Cozart v. HudsonAnnotate this Case
78 S.E.2d 881 (1954)
COZART v. HUDSON et al.
Supreme Court of North Carolina.
January 15, 1954.
*882 J. Grover Lee, Durham, for defendants Harvard H. Hudson and H. H. King, Jr., appellants.
Jack C. Woodall, Durham, for plaintiff Vern E. Cozart, appellee.
The only assignment of error requiring discussion is based on the disallowance of the motion of the defendants to dismiss the plaintiff's action upon compulsory nonsuit after all the evidence on both sides was in.
"In determining the legal sufficiency of testimony to withstand a motion for a compulsory nonsuit after all the evidence on both sides is in, the testimony is interpreted most favorably to plaintiff, and most strongly against defendant. Thus all facts in evidence, whether introduced by plaintiff or defendant, which make for the plaintiff's claim or tend to support his cause of action are assumed to be true. Bundy v. Powell, 229 N.C. 707, 51 S.E.2d 307. Furthermore, plaintiff is given the benefit of every inference favorable to him that can be legitimately drawn from such facts. Graham v. North Carolina Butane Gas Co., 231 N.C. 680, 58 S.E.2d 757 [17 A.L.R.2d 881]. If there are contradictions or discrepancies in the testimony offered by plaintiff, they are resolved in his favor. Bailey v. Michael, 231 N.C. 404, 57 S.E.2d 372; Thomas v. Thurston Motor Lines, 230 N.C. 122, 52 S.E.2d 377. Any evidence presented by defendant which contradicts that of plaintiff, or tends to establish a different state of facts is ignored. Bundy v. Powell, supra." Register v. Gibbs, 233 N.C. 456, 64 S.E.2d 280, 282.
When the testimony at the trial is subjected to these rules, it makes out this case for the plaintiff:
1. United States Highway 64, which connects the Town of Wendell on the east and the City of Raleigh on the west, is a much traveled public highway having two traffic lanes, a northern one for westbound traffic, and a southern one for eastbound traffic.
2. Sometime before 8:30 P.M. on November 23, 1951, a large motor truck, which was proceeding westward along the highway, became disabled and stalled, blocking the northern traffic lane at a point five miles west of the Town of Wendell.
*883 3. Since he was unable to move his disabled truck from the traveled portion of the highway, the driver put out burning flares to warn approaching motorists of its presence and location in the northern traffic lane.
4. Subsequent to these events, the automobile owned and operated by the plaintiff, which was the forward vehicle, and the tractor-trailer combination owned by the defendant King and operated by the defendant Hudson, which was the following vehicle, traveled westward on the highway at the same moderate speed toward the disabled truck.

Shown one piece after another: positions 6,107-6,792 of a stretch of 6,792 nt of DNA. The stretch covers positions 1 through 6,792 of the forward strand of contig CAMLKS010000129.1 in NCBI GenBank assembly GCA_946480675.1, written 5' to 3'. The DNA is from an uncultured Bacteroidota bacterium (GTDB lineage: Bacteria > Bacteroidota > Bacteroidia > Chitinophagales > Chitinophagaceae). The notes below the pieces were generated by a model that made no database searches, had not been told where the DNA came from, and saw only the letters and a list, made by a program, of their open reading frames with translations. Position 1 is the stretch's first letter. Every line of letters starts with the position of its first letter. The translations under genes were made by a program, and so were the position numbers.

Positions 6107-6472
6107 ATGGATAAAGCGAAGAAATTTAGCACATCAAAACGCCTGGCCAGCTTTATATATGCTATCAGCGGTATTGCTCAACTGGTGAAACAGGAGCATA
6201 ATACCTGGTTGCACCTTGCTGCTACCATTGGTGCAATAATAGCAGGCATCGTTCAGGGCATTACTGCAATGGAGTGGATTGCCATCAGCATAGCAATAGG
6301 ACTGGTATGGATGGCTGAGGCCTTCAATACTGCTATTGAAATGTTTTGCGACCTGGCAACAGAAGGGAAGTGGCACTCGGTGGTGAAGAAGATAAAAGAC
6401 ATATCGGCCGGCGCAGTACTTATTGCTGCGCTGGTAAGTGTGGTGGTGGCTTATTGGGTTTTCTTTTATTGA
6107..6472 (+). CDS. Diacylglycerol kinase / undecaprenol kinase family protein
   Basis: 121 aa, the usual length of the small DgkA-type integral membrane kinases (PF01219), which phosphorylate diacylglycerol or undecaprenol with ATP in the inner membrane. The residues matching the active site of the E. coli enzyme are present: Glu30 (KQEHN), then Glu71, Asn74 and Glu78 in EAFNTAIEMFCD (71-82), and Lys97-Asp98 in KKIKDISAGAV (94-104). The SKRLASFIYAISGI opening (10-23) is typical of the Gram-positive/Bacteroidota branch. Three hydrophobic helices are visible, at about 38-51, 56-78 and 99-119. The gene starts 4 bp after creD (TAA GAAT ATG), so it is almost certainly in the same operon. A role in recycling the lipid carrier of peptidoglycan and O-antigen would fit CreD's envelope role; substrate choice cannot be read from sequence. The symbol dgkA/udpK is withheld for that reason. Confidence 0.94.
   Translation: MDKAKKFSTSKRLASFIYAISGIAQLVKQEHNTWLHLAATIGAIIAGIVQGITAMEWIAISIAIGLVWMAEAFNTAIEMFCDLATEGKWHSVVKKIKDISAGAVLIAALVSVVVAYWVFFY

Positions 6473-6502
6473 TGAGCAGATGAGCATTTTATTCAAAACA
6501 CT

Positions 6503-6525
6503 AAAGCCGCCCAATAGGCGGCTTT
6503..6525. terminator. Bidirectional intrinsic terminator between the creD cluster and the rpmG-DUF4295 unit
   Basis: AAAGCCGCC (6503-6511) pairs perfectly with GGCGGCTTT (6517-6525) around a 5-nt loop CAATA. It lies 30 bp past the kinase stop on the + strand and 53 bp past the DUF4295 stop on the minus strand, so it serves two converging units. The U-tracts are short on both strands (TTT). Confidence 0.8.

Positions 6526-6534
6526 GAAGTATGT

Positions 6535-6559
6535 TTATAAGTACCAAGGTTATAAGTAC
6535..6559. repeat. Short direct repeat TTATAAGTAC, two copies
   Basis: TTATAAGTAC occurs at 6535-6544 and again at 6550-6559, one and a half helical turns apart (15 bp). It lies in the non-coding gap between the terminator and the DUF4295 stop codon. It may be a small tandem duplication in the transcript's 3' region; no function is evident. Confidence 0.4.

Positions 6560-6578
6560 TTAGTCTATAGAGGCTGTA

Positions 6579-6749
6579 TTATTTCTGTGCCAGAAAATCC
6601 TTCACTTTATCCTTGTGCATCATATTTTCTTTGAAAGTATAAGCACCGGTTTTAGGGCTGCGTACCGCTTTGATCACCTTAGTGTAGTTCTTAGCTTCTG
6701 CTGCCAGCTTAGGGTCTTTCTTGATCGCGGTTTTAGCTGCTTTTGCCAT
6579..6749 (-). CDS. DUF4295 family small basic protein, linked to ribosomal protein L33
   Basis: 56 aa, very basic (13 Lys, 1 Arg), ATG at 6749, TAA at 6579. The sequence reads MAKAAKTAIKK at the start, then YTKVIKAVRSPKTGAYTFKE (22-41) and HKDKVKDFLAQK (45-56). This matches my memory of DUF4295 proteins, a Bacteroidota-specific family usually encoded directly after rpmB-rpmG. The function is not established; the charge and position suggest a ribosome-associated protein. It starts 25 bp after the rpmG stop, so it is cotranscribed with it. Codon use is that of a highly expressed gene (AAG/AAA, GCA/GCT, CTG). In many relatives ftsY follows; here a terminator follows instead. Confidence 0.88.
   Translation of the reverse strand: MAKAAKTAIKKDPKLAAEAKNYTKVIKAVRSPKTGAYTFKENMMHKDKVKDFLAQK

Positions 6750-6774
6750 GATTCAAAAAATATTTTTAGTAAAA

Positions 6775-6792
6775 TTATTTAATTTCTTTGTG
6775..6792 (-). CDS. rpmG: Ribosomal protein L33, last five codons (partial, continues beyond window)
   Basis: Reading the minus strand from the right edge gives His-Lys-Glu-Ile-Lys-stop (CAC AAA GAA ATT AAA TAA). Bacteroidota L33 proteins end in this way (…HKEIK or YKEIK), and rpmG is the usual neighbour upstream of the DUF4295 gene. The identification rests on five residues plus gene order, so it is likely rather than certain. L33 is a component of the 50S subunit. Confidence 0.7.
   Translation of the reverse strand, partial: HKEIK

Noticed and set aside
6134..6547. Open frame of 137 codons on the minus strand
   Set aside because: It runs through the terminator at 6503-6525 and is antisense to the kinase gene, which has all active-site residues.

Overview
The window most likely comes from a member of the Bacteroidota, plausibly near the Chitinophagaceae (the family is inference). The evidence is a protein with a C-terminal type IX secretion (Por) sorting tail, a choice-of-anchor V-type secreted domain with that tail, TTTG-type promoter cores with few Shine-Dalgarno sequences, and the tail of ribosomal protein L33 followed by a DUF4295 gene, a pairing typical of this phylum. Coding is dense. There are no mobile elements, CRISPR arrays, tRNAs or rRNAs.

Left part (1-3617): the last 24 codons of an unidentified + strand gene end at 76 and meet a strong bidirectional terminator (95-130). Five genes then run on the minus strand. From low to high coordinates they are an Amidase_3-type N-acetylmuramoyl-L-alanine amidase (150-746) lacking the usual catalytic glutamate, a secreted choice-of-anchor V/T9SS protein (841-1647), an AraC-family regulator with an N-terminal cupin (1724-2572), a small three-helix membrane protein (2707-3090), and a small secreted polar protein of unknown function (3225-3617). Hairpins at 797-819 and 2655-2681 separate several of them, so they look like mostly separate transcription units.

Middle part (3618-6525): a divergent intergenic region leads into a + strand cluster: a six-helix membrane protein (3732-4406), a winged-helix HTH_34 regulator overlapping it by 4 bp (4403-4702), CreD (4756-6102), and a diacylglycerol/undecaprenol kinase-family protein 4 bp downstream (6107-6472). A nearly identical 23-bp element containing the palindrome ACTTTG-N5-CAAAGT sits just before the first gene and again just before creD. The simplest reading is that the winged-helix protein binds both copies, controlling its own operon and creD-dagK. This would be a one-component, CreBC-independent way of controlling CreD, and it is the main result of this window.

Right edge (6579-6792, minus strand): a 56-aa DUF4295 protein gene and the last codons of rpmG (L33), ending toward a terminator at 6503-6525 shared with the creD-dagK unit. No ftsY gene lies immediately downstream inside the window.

5. The tractor-trailer combination and its cargo weighed 50,000 pounds. Although he knew that this great weight rendered it impossible for him to bring the tractor-trailer combination to a stop "in less than 60 feet," the defendant Hudson persisted in following the plaintiff's automobile at a distance of only 30 feet.
6. The burning flares indicating the presence and marking the position of the disabled truck in the northern traffic lane became visible to the drivers of the westbound vehicles when they were 300 feet away. This circumstance was sufficient to notify the defendant Hudson that he should reasonably anticipate that the plaintiff would be compelled to bring his automobile to a sudden stop behind the disabled truck in case his automobile and an eastbound motor vehicle neared the truck at the same time. Despite this, Hudson took no steps to lengthen the space between the tractor-trailer combination and the plaintiff's automobile.
7. On his arrival at a point 150 feet from the disabled truck, the plaintiff applied his brakes and slackened his speed preparatory to stopping his automobile. The plaintiff took this course because the headlights of an approaching motor vehicle moving eastward along the southern traffic lane made it plain to all in view that the plaintiff's automobile and the eastbound motor vehicle would reach the disabled truck at the same time, and that the plaintiff's automobile would collide with either the front of the eastbound motor vehicle or the rear of the disabled truck unless it was stopped on the northern traffic lane behind the disabled truck.
8. The plaintiff did not give a hand signal conforming to the statute embodied in G.S. § 20-154 to notify the defendant Hudson of his intention to stop his automobile.